The tablet closest to a laptop

The new Apple iPad Pro (2018) represents the biggest makeover of Apple's flagship tablet. Trevor Tan reviews the 12.9-inch model

Users getting the iPad Pro as a laptop replacement should pair it with the Smart Keyboard Folio, which covers the front and back of the device.
Users getting the iPad Pro as a laptop replacement should pair it with the Smart Keyboard Folio, which covers the front and back of the device.


The new iPad Pro has lost the Home button, used for the Touch ID fingerprint recognition function. This allowed Apple to push the iPad Pro's display closer to the edges of the tablet for an all-screen design with very thin bezels.

The result: The smaller of the two new iPad Pro models now comes with a bigger 11-inch display, instead of its predecessor's 10.5-inch one. The 12.9-inch model (version tested) might have the same screen size as its predecessors, but it is much smaller than them. I still remember the original 12.9-inch iPad Pro feeling like a laptop not because of its weight but its bulk. The latest version feels like a tablet again.

Despite its thin bezels, the new iPad Pro does not have the "notch" found in the iPhone X series phones, which houses the TrueDepth camera needed for Face ID, Apple's face-detection technology. Instead, the TrueDepth camera of the iPad Pro resides in the top bezel. Also, while Face ID works only in portrait orientation for the iPhone X series, the iPad Pro's Face ID works in both the portrait and landscape orientation.

If you happen to block the TrueDepth camera, the tablet will alert you with an arrow to show the camera's position so you can unblock it.

In addition to losing the Home button, the iPad Pro also loses the headphone jack and Lightning port. But it gains a USB-C port.

Its aluminium unibody, which comes in silver and space-grey (version tested), has undergone some changes with flat sides instead of the curved sides of its predecessors. The Smart Connector has been relocated to the rear, near the bottom USB-C port, where the Lightning port used to be.

A subtle change that adds to the design unity is that the corners of the display are now rounded to match the corners of the unibody, unlike the angled corners of previous iPad displays.


    PRICE: From $1,499 (12.9 inch 64GB Wi-Fi) to $2,839 (12.9 inch 1TB Wi-Fi + Cellular, version tested)


    PROCESSOR: A12X Bionic with Neural Engine, M12 co-processor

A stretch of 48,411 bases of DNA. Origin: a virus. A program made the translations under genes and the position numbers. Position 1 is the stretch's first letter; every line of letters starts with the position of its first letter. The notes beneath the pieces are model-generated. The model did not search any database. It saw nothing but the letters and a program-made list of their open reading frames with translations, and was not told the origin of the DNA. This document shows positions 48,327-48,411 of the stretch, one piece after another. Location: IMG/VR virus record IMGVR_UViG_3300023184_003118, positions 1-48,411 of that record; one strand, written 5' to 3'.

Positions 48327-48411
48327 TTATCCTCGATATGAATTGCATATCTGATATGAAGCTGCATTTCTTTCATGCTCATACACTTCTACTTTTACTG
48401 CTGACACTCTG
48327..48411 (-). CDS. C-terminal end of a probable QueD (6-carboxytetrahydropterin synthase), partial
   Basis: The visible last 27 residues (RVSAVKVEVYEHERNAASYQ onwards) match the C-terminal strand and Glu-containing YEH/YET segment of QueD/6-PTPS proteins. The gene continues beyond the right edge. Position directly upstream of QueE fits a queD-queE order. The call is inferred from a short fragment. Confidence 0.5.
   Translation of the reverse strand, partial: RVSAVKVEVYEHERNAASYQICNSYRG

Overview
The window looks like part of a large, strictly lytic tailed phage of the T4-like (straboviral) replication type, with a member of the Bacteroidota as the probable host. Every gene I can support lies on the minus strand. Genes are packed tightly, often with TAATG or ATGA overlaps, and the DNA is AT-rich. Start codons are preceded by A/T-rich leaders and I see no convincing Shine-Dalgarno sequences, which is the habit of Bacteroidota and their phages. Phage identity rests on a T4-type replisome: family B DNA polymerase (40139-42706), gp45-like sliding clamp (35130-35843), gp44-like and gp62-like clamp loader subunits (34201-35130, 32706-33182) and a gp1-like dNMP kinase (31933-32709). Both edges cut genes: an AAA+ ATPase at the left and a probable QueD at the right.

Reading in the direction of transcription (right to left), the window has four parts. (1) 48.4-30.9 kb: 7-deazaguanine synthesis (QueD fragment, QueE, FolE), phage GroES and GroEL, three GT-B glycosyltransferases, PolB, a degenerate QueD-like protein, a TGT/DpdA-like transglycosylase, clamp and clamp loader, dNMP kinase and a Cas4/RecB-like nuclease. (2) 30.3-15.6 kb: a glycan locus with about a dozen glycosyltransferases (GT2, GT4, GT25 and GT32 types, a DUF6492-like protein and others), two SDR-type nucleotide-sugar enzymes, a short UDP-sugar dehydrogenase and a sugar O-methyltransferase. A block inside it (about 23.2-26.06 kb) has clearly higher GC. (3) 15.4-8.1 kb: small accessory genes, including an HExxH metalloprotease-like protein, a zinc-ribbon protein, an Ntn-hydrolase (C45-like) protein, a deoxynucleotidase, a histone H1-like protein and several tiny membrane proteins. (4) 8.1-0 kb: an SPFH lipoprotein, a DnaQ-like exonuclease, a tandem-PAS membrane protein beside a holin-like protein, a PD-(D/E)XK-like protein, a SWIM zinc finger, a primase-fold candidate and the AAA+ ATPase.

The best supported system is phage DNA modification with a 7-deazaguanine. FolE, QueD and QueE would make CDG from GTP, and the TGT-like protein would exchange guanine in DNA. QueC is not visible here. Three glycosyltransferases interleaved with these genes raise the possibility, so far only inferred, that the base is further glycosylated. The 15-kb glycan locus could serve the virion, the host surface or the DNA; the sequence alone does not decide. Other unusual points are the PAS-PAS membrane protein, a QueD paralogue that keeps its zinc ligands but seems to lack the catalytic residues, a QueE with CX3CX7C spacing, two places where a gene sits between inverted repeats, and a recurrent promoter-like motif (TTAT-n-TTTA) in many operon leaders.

DISPLAY: 12.9 inches, 2,732 x 2,048 pixels

    CAMERA: 12-megapixel rear camera, 7-megapixel front-facing TrueDepth Camera

    WEIGHT: 631g (Wi-Fi), 633g (Wi-Fi + Cellular)


    FEATURES: 5/5

    DESIGN: 5/5




    OVERALL: 4/5

The new iPad Pro looks more minimalistic than before. It is my favourite iPad design.


If you are an iPhone X or XS user, you will be familiar with the gesture controls in the new iPad Pro. For example, you swipe up to go to Home screen, swipe down from the top left of the display for the Control Centre and swipe down from the top right to get notifications.

Like its predecessor, the new iPad Pro's display has a refresh rate of 120Hz. This means the display is super responsive when you are swiping pages. Not to mention, games and movies are now smoother.

The smooth visuals are further enhanced by the great audio delivered through the four stereo speakers - each with its own tweeter and sub-woofer - at the four corners of the tablet. It is amazing how much oomph the speakers have.

On the downside, the display continues to be a fingerprint, smudge and dirt magnet.


Both the new iPad Pros are powered by the new Apple A12X Bionic chip that is said to be faster than 92 per cent of the portable PCs sold today.

The new 12.9-inch model scores 5,014 (single-core) and 18,256 (multi-core) in the Geekbench 4 benchmark test. It easily outperformed last year's 10.5-inch iPad Pro (3,963, single-core; 9,460, multi-core) and even last year's 13-inch MacBook Pro (4,431, single-core; 9,551, multi-core).

Using Pixelmator to edit photos and iMovie to edit videos was quick and seamless. And with the full version of Adobe Photoshop CC coming to iPad next year, I can already imagine how well it is going to perform on this tablet.

Playing first-person shooter games like PlayerUnknown's Battlegrounds (PUBG) Mobile and Fortnite on this iPad Pro was awesome with great graphics and smooth gameplay. The portability of this device along with the fantastic big screen makes it a great gaming device on-the-go. I am looking forward to playing the upcoming action role-playing game Diablo Immortal on it.